1922. West Egg, New York.

The enigmatic story of Jay Gatsby has been thrilling audiences for almost a hundred years. And now, in a brand new theatrical production, The Great Gatsby Immersive Experience brings the story live and up close.

Each show hosts only 37 audience members, ensuring an intimate and interactive experience for all. Expect plenty of ballroom parties, secret rendezvous’, hints of cabaret and burlesque, and of course – bootleg gin!

Directed by Beth Daly and produced by Aaron RobuckThe Great Gatsby Immersive Experience has been created to blur the boundaries of conventional theatre, and instead, immersing the audience in the play itself. With the production currently running until December, we had a chat with Aaron about what audiences could expect.

How have you transformed this iconic piece of literature into a live theatrical experience?

Aaron: Well, essentially, we wanted to do something sort of non-conventional, immersive, and I had the idea of inhabiting a particular character and allowing the audience to also inhabit a character within a story. And I thought that having the narrator works really well for that – in terms of the audience kind of following a guy who is the narrator of the piece, and allowing that to be the reason why they’re experiencing it live. Gatsby has a great narrator in Nick. So we ended up creating that role of other characters talking to Nick, but allowing them to also talk to the audience in the same way. So the fourth wall is kind of down because the audience are in the room as Nick.

Can you tell me about how the show came to be?

Aaron: I originally wrote the piece in the first [COVID] lockdown, midway through 2021, and it was all about being able to create something that was possible at that time. When you went to the theatre, you had to put your mask on and you were sitting far away from the actors – we actually were able to do it in a way of keeping the numbers small.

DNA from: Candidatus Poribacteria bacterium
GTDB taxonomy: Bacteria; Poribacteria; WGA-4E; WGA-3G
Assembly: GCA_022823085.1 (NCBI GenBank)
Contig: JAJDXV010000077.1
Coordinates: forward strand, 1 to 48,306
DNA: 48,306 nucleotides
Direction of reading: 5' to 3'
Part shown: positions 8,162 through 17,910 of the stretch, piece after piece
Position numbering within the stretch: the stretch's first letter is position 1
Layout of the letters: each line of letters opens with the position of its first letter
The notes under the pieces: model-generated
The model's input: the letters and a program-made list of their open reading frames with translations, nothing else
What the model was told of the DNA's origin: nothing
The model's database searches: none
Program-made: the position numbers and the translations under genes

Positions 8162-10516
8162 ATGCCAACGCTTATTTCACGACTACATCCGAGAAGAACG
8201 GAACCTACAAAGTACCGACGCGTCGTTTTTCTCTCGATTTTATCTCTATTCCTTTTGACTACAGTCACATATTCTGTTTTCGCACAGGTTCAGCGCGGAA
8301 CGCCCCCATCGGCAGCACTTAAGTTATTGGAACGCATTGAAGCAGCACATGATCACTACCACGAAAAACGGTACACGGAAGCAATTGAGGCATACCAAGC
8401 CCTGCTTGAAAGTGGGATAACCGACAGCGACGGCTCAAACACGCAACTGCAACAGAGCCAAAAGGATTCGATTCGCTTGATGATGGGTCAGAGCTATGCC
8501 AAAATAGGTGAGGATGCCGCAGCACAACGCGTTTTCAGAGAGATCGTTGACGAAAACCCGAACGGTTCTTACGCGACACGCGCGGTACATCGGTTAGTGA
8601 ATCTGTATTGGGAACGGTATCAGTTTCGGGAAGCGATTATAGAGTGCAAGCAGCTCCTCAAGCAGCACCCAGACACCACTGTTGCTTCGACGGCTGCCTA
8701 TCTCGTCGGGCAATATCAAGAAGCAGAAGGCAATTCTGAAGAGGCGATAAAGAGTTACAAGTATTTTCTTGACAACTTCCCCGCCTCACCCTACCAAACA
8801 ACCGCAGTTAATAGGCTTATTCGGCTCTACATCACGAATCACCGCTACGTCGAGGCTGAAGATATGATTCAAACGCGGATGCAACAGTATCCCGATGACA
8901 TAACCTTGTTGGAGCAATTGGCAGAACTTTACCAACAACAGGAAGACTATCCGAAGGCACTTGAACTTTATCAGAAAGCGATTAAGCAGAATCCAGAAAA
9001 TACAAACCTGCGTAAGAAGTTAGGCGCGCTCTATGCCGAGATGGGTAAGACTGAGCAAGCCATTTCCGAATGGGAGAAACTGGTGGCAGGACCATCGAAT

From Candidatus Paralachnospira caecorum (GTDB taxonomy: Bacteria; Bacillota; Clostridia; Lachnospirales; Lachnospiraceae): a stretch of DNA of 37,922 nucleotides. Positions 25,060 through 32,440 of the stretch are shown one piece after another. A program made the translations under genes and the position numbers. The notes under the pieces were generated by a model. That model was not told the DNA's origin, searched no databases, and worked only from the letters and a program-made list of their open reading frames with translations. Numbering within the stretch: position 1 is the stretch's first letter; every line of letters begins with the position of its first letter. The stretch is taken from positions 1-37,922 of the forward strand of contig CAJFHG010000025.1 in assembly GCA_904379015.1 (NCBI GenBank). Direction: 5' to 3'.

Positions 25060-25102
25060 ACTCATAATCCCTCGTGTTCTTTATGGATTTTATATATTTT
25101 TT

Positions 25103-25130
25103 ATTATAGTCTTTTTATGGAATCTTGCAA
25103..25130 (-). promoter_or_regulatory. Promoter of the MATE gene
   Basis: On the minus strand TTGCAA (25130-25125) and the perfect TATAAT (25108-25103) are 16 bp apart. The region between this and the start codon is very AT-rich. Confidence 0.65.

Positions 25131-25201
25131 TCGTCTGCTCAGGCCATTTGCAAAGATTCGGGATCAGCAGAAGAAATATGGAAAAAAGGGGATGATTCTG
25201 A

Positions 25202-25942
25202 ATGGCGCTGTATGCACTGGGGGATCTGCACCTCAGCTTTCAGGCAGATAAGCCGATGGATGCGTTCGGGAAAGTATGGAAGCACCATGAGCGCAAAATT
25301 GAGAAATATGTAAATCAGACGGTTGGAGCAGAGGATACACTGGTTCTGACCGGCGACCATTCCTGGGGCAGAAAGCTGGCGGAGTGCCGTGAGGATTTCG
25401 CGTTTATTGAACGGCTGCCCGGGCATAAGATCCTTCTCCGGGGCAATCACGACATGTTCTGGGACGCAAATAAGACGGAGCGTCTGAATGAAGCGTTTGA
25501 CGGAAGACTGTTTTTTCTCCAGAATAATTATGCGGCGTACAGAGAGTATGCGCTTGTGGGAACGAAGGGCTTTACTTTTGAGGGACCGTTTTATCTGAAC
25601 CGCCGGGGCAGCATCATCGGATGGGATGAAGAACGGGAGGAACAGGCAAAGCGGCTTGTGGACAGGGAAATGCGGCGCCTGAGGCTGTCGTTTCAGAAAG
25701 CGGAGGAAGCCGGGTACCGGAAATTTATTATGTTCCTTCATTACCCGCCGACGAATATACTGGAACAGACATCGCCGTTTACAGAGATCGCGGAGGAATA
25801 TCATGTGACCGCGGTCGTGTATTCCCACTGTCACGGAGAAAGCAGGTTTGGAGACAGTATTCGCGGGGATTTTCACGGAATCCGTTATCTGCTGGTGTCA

Does the production follow the original text closely, or have you changed things?

Aaron: The key points are chronological, but there is this extra element to this production, which is that Nick Carraway is narrating it from 100 years in the future, in 2022. So there are little side bits in between key scenes where the actor playing Nick talks to the audience, and fills them in on why this next scene is important to him after all these years. So we’re acknowledging that the audience are from 2022. And we play with that a lot in the show, the fact that it’s not a replica production of what it really would look like. Our designer, whose name is Brendan de la Hay, makes a lot of the spaces in totally different eras. Myrtle’s apartment, for example, is like this retro sixties neon space. And then there are other bits that are more traditional, and some things that are really, really contemporary. So there’s that sense of timelessness to it.

Can you tell me a bit about the venue?

Aaron: There’s about nine different rooms that we perform in. So we’ve got a two-story warehouse, an old retail shopfront with a warehouse at the back with an office upstairs that we transformed into this whole thing, and there’s quite a big car park outside. Then we’ve got our ‘ballroom’ space, which is like the big warehouse, and that’s where all the parties are done – there are two big Gatsby parties that are held there.

How would you convince someone to come and see The Great Gatsby Immersive Experience?

Aaron: I would say that it gives you a bit of everything. It gives you that sense of ‘I’m not at the theatre, I’m just having a night out’, in terms of seeing some live music, grabbing a drink, and then being brought in by people and being talked at by colourful characters. I always think of it like you’re on a movie set, and you get to see the action really, really close. It gives you that sense of it. I think that we’re catering towards both audiences – those that are into the acting and the drama of it all, but also those that like just dressing up with their friends and going out and enjoying something kind of different.

Can you sum up the show in 3 words?

Aaron: The first one would be rollercoaster. I would say intoxicating, and that’s probably meaning two different things. And beautiful.

The Great Gatsby: Immersive Experience is playing until December 18th.

For tickets and more information, visit the Hidden Brisbane website.

Gabi Bergman

Gabi Bergman is a Melbourne-based performer and educator, and is the current Deputy Editor-in-Chief of AussieTheatre.com. She holds a Double Arts degree in Theatre Studies and Film/Screen Studies and a Master of Teaching (Secondary Education). Gabi has always been an avid lover of theatre, specifically musicals, and spends way too much money than she’d like to admit on tickets. Her most prized possession is her crate of theatre programs.

Gabi Bergman

Leave a Reply

Your email address will not be published. Required fields are marked *